ter-Draft proposed in August of last year by Mr. Forsyth, it only remains for
me to instruct you to bring under the consideration of Mr. Webster the Draft
which you presented to Mr. Forsyth in July, 1840; and to say, that Her
Majesty's Government would wish to consider Mr. Forsyth's Counter-Draft as
non avenu, rather than to give it a formal and reasoned rejection; and that
Her Majesty's Government would prefer replacing the negotiation on the
ground on which it stood in July of last year, entertaining as they do an ardent
hope that the present Government of the United States may, upon a full and
fair consideration of the British Draft, find it to be one calculated to lead to a
just determination of the questions at issue between the two Governments. If
* Webster should agree to this course, and should approve of the Treaty as
it stands in the British Draft of J o are instructed to propose to him the

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King of Prussia, the King of Sardinia, and the King of Saxony, as the three Sovereigns who should name the three members of the Commission of Arbitration. It seems desirable to choose Sovereigns who are not likely, from their maritime or commercial interests, to have feelings of jealousy towards either Great Britain or the United States. It is desirable to choose Sovereigns in whose dominions men of science and of intelligence are likely to be found, and it seems to Her Majesty's Government that in both these respects the three Sovereigns above mentioned would be a proper selection. But if Mr. Webster should decline acceding to this course, and should think it necessary that he should receive an official answer to Mr. Forsyth's Counter-Draft, you will then present to him a note drawn up in accordance with the substance of this despatch. - I am, &c., (Signed) PALMERSTON.

No. 27.

Mr. For to Viscount Palmerston.—(Received August 29.)

(Extract.) Washington, August 8, 1841. IN my despatch of the 27th of June, I had the honour to inform your Lordship that I was once more in negotiation with the United States’ Government upon the subject of an amended arrangement for the provisional custody and occupation of the Disputed Territory, by a limited force, on each side, of regular troops, to the exclusion of the irregular armed posse at present employed by the State of Maine. I have now the honour to inclose the copy of a despatch which I have addressed to the Governor-General of British North America, detailing the progress of the negotiation up to this time, and submitting for his Excellency's consideration the last definite proposal received from the United States’ Government, with my own observations upon that proposal. I further inclose copies of several documents referred to in my despatch to the Governor-General: First, an official letter which I addressed to the late Secretary of State, Mr. Forsyth, on the 17th August of the last year, 1840, containing an informal memerandum of the terms upon which I proposed that an amended arrangement should be concluded: Secondly, an informal memorandum delivered to me by the present Secretary of State, Mr. Webster, on the 9th of June of this pear, being the draft of an official letter which by direction of the President, he proposed to address to me, and upon which he invited me to offer to him my own observations in reply: Thirdly, a memorandum which I accordingly delivered to Mr. Webster, on the 11th of June, containing my observations upon the draft of his letter, and setting forth the views which I believed would be entertained by Her Majesty's Government, and by the Governor-General, upon the matter in negotiation. I have to observe that these last papers are of an informal character, and of course are not to be considered as complete official notes, but only as the materials out of which the official notes, to be hereafter interchanged between Mr. • Webster and myself, shall be framed, if the terms of the arrangement can be agreed upon. As soon as I receive the Governor-General’s reply, I shall lose no time in endeavouring to bring the negotiation to a conclusion.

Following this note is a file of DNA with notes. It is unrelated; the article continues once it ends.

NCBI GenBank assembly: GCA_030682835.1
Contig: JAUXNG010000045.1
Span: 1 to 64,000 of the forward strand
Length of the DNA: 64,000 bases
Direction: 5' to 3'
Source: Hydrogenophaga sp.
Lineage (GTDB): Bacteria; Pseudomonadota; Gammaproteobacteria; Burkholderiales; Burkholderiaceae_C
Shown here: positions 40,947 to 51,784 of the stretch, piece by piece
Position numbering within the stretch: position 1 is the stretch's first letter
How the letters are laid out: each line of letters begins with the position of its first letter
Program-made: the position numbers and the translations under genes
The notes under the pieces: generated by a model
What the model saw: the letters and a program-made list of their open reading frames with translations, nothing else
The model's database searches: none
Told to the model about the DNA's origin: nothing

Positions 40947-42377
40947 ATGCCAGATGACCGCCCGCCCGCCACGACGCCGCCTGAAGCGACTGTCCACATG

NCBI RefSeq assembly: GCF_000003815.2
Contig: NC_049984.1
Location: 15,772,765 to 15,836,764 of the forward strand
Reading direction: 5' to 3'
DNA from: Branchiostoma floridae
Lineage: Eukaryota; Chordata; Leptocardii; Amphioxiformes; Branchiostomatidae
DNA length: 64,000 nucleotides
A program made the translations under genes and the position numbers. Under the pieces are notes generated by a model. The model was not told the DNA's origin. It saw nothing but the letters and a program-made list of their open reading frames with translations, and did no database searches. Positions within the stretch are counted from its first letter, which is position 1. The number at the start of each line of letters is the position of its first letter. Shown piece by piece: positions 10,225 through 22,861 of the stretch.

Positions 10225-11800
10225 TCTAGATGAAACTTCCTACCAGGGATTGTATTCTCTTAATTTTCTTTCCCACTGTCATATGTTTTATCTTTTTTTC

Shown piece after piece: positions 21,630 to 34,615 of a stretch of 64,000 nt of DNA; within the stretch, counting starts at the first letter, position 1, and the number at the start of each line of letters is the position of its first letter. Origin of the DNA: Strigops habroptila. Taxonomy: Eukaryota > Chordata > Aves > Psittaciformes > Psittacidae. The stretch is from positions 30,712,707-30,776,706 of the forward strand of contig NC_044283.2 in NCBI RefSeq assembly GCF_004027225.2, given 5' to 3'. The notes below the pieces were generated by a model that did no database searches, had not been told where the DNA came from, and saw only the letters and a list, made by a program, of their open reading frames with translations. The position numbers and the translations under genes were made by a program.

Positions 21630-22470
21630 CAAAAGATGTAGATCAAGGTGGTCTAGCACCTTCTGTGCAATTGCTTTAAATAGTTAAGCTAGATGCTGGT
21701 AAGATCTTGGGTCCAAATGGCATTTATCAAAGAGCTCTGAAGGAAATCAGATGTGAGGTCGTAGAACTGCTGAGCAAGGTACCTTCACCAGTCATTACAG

Inclosure 1 in No. 27.
Lord Sydenham to Mr. For.

Sir, Government House, Kingston, July 13, 1841.

WITH reference to my despatches of the 20th March, 25th June, and 6th October, I would request to be informed whether you have latterly received any communication from the Federal Government respecting the